The bulk of the economic evidence on whether the provision of more or more nutritious food can improve children’s education or health outcomes is based on studies that look at the effect of providing free or reduced price meals in school, often to children from disadvantaged families. Several US studies show that providing a free breakfast or lunch for children from low-income families increases test scores (for example, Frisvold, 2015).
There is also evidence that extending eligibility for free school meals to more or even all children in school confers additional benefits. Analysis of the effect of a two-year pilot in two local authorities in England finds that compared with offering free meals just to children whose families were eligible for means-tested benefits, offering meals to all children in infant schools leads pupils to make, on average, four to eight weeks more progress than those in comparable areas (Brown et al, 2012).
Following this pilot, all infant school children in England (those aged 4-7) have been offered free school meals since 2014. Research is in progress on the effect of this programme on children’s educational performance and absences from school, but it has already been shown to reduce BMI and obesity rates throughout the first year in school (Rabe and Holford, 2020).
This contradicts earlier evidence on the effect of free school lunches on BMI outcomes, which finds either no effect or an increase in obesity rates. This is likely to be because nutritional standards were low or non-existent at the time that the earlier research was conducted (for example, von Hinke Kessler Scholder, 2013; Schanzenbach, 2009).
Studies focusing on the direct effect of raising school food standards highlight the importance of providing nutritious meals of appropriate portion size. Jamie Oliver’s ‘Feed Me Better’ campaign of 2004 – which replaced low-budget processed meals taken by around 45% of children in Greenwich schools with healthier options – improved scores in English and science by 6-12% (Belot and James, 2011).
Evidence from Sweden (where free nutritious food was introduced in the 1950s and 1960s) suggests that these benefits can be long-lasting, even affecting earnings in adulthood (Alex-Petersen et al, 2017).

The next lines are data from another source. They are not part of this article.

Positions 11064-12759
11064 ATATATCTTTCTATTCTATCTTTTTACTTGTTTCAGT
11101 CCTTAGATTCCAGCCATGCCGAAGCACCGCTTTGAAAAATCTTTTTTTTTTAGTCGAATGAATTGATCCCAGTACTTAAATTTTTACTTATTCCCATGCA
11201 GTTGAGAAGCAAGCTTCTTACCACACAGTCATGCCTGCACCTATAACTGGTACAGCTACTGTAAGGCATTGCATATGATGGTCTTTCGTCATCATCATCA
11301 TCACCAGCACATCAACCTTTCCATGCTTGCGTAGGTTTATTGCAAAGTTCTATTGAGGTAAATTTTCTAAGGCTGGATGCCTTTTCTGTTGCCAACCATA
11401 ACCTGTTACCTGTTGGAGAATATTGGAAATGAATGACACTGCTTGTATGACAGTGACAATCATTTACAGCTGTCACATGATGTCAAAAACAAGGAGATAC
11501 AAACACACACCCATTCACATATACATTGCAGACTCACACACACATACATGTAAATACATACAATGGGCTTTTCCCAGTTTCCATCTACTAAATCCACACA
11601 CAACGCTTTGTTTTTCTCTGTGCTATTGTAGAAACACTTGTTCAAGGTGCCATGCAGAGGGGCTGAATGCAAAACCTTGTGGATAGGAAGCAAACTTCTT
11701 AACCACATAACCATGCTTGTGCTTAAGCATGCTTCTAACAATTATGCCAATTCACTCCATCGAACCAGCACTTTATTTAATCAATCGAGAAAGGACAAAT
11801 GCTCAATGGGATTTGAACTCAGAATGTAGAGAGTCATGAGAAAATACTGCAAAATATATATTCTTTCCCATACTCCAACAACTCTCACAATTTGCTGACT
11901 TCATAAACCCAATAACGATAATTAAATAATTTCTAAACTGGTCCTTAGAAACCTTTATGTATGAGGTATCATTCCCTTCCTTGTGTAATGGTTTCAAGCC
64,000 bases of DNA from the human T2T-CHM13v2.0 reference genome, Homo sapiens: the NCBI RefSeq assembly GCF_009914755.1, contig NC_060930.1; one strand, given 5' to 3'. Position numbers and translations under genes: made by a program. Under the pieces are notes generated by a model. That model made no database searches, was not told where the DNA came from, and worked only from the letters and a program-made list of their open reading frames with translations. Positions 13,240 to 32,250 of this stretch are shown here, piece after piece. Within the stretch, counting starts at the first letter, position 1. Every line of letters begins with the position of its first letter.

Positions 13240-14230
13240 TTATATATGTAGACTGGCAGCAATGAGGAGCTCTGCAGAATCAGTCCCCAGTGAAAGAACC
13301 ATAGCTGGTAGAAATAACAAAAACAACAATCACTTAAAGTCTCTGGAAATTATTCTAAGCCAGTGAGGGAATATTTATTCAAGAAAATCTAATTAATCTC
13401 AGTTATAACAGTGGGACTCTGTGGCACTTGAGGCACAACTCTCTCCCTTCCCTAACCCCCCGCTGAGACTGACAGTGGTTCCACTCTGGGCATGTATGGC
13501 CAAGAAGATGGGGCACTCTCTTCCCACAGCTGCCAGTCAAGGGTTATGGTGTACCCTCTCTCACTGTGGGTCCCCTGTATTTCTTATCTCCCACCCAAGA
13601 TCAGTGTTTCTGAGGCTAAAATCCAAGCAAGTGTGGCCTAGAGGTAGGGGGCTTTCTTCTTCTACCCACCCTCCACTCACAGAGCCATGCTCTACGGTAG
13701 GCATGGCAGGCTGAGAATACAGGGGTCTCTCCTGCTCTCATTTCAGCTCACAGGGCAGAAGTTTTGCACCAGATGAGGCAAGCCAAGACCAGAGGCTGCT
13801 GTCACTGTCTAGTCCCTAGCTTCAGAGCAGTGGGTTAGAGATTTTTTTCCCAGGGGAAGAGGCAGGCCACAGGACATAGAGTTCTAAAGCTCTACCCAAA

Will these policies reach everyone they need to?
There are a number of barriers and potential points of delay that may prevent support from reaching all children who would benefit from it.
If support is focused exclusively on children who are eligible for free school meals, then it is reliant on families confirming their eligibility with their children’s schools. Not all families do this: research by the Department for Education in 2012 suggests that 14% of children eligible for free school meals are not claiming them.
It is also likely that there are children not eligible for free meals who would benefit from vouchers. Research has shown that eligibility for free school meals is not a precise proxy for family income (Hobbs and Vignoles, 2010). Figures from a recent Food Foundation survey suggest that around 30% of families with children eligible for free school meals – and nearly 10% of families with children who are not eligible for free school meals – are food-insecure.
In terms of potential benefits, evidence from the universal free school meal pilots suggests that gains in attainment were strongest among pupils from less affluent families (Brown et al, 2012). Similarly, analysis of a free breakfast programme in England suggests that benefits were largest for pupils not eligible for free school meals living in disadvantaged areas.
What else do we need to know?
- What is the contribution of food insecurity to holiday learning loss?
- Do policies that improve nutrition in the short term have longer-term benefits for children’s education and health outcomes?
- Are the benefits of this policy likely to outweigh the costs?
Answers to these questions will provide insight into whether these policies should be continued after the Covid-19 pandemic has subsided.
Read the original blog on the Economics Observatory website here.